My first clue this was a serious crowd came when I arrived 45 minutes before race time July 30 and the lot at Grand Blanc High School was full. I was just about the last to arrive. I picked up my number and was told to pin it on my right side. I had to look to others for guidance. My second clue this crowd was fast came in the moments before the start; sleek, light, expensive and aerodynamic bikes with racing tires everywhere. Some were warming up on stands and lastly a look about me at the start revealed plenty of cycling or bike store affiliated jerseys and not a one soft saddle like mine. My jersey had a cool looking frog on the front and back.
But, you know, even though this was my first bike race (at age 47), I wasn't intimidated. Curious, vague on what to expect and a little worried how I'd handle the pain to follow but I wasn't scared. I dared not think I might be in over my head.
I'd signed up for the Category 5/Citizen's 30 mile event in the Major Taylor/Michigan Road Race Championships. There were 14 different classifications, some based on ability, others on age while race distances were based on the same formula. My group was for guys of all ages light on experience or fitness. Each group set off a few minutes apart with the fastest going first, on a rolling 15 mile loop through Goodrich, Atlas and Grand Blanc. It was expertly marshalled and policed. I live in the area so was familiar with the layout. With all that was going through my mind, knowing the course was small comfort.
I've not mentioned that it rained all morning and hard at times but will now because we're about to begin. Also, I haven't mentioned that I've never been around more than one other rider and that at a casual pace but will now because we're pedaling down the road into the wind and rain and I'm surrounded by 47 other riders a few feet apart.
After a mile I looked at my bike computer and it'd inexplicably stopped at 1:44. It's never done that before and, watch out, about a mile later a rider lost control in mid-pack and lurched off the road headlong into the dirt shoulder.
My third clue this was a serious group came half-way up a hill in the 6th mile when the pack surged away from me. A look behind was humbling: nobody but the trail vehicle with spare tires in the back. There'd be no catching up with the pack after that and I can't account for the surge except that's probably just what happens in these things and we'd turned out of the wind. In bikespeak, I'd fallen off the back. I was left to chasing as best I could, not knowing how fast I was going (which would've provided a measure of consolation) and wondering if I'd gotten in over my head. There aren't any 'penguins' in these races. Heck, there's no mid-pack, mile marks, aid stations or post-race feed either.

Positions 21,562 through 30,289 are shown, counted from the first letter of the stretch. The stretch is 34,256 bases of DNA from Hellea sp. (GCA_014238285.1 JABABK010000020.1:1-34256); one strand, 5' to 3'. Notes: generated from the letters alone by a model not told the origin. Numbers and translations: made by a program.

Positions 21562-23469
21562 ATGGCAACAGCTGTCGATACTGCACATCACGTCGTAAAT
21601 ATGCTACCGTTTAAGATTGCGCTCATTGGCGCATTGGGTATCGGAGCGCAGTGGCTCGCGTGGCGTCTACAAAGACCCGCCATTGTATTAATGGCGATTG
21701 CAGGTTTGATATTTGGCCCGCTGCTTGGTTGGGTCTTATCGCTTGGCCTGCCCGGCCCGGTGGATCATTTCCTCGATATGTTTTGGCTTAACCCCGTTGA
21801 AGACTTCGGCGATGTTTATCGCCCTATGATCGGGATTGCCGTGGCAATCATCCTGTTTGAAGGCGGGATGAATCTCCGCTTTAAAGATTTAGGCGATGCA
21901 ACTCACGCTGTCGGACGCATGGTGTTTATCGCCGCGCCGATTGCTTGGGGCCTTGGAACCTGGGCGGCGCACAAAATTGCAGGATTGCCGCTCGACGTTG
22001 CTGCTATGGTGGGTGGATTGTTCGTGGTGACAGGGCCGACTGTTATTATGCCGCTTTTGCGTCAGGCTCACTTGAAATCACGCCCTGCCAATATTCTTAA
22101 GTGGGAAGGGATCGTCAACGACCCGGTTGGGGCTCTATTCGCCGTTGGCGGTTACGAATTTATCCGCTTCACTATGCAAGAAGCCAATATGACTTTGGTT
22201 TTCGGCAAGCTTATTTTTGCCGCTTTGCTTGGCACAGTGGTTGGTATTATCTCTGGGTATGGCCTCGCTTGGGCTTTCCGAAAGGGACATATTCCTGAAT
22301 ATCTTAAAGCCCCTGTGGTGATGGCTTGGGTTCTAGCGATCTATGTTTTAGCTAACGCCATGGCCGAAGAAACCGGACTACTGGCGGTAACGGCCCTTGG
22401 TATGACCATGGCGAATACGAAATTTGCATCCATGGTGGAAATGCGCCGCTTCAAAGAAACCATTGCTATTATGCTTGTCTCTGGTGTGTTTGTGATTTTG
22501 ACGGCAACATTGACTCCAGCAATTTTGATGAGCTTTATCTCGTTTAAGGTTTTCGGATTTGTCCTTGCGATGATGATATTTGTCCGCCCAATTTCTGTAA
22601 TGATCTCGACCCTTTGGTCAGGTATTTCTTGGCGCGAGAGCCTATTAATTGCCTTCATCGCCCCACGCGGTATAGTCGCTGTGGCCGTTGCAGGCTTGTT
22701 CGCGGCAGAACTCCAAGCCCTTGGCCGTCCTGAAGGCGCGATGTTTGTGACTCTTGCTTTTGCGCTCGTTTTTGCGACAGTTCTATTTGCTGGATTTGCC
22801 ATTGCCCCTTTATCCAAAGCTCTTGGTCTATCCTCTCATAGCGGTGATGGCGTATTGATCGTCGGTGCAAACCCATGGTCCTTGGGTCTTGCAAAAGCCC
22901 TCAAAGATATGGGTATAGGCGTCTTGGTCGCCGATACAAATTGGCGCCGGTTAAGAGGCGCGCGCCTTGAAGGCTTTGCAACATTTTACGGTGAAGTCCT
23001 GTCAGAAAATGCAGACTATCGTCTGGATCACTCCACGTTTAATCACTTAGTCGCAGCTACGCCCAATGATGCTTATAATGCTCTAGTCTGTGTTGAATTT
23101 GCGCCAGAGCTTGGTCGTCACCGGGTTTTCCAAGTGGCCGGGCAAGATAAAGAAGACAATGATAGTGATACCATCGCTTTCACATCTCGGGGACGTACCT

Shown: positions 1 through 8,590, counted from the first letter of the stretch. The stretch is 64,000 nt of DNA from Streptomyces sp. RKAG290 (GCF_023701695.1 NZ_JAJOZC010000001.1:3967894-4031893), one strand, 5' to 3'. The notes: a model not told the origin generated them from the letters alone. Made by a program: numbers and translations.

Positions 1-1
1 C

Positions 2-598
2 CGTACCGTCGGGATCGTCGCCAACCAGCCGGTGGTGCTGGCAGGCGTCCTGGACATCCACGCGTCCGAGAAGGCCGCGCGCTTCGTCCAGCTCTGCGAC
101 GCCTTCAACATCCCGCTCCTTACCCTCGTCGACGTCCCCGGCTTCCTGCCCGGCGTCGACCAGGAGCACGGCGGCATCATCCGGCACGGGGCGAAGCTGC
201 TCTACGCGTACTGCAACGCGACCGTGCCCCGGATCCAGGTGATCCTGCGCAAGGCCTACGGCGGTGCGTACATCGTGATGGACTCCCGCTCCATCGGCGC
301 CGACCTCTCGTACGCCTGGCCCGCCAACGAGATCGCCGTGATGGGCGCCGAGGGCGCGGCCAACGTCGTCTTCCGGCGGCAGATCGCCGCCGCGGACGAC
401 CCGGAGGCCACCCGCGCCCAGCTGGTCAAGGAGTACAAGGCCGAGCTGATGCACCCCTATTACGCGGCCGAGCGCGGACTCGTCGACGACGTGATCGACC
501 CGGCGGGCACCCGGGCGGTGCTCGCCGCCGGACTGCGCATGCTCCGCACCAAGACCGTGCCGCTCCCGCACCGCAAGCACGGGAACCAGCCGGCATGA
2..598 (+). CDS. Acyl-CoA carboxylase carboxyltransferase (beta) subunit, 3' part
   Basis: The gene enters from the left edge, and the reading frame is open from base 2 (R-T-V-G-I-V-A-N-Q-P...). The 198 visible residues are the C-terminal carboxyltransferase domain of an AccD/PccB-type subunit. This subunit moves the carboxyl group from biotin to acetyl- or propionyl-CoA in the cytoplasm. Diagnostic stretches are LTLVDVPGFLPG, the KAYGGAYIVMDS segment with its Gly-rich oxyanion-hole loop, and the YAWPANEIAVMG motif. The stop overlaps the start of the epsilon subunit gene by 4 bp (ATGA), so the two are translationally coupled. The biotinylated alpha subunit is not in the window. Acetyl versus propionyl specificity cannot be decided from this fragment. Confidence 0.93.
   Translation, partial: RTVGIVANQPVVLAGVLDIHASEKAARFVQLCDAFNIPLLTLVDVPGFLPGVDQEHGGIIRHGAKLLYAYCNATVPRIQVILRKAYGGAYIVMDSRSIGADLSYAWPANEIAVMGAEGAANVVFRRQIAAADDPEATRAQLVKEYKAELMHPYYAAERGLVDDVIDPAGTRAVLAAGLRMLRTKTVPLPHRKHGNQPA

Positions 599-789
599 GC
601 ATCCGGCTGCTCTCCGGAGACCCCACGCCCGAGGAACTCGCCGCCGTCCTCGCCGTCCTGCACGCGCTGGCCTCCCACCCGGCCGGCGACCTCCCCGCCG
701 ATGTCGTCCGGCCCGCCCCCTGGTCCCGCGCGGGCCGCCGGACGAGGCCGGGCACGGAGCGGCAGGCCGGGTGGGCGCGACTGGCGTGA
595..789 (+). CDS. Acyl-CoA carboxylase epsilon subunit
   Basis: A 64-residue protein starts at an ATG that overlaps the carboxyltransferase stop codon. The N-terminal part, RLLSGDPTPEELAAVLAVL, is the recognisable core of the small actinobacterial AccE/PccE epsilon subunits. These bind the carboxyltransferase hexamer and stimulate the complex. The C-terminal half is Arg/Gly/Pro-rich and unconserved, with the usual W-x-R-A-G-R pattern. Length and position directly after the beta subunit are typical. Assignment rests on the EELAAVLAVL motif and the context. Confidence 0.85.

Feeling frustrated, I kept working hard, knowing I was going faster, longer than I'd ever gone before. I caught a guy who'd drifted back and, oh boy, noticed my bike computer was working again. With the wind at my back, the sweet wind, I rode hard to complete lap one and could see a few others ahead. Catchable, I thought. I may not have any idea how fast a pace I could sustain but I was riding in a groove now. Using the nearest guy as a magnet, I caught'em and cruised by. The next guy took 4 miles to catch due to the wind (rain, hills, etc.). We chatted briefly and I inched ahead.
I couldn't believe I still felt OK. Now, OK was relative in the very wet conditions but I looked forward to a tailwind and a 'dash' home. As I bore down on a couple guys ahead, the guy I'd recently passed snuck by and streaked up to the duo. Fine, I thought. You should've kept going 'cause I'll catch and pass the trio of you. And that's what I did coming off a hill 2 miles later.
A mile later, the female leader went flying by on the way to an easy win. (She started a few minutes behind my group). I felt awed and inspired in her wake. I learned later her name's Cecilia Potts and she's an exceptional mountain biker also. Next, 2 of 3 guys I'd just passed splashed by. I switched gears, caught one and rode as hard as I could for the finish. I maintained my place across the line and eased up unsure of my place or time. A look at my computer showed I'd averaged 21 mph for the time it operated. I learned later I placed 40th and I figure in about 1:26. Only the front pack gets timed in most races.
Overall, I felt 'schooled' by the early surge and generally pretty good about my pace and how I'd hung on and held up. With a little training, I think, instead of steady effort rides of 17-18 mph, I might be able to hang with those guys a little longer. It's fun and energizing thinking about what just happened and what might be.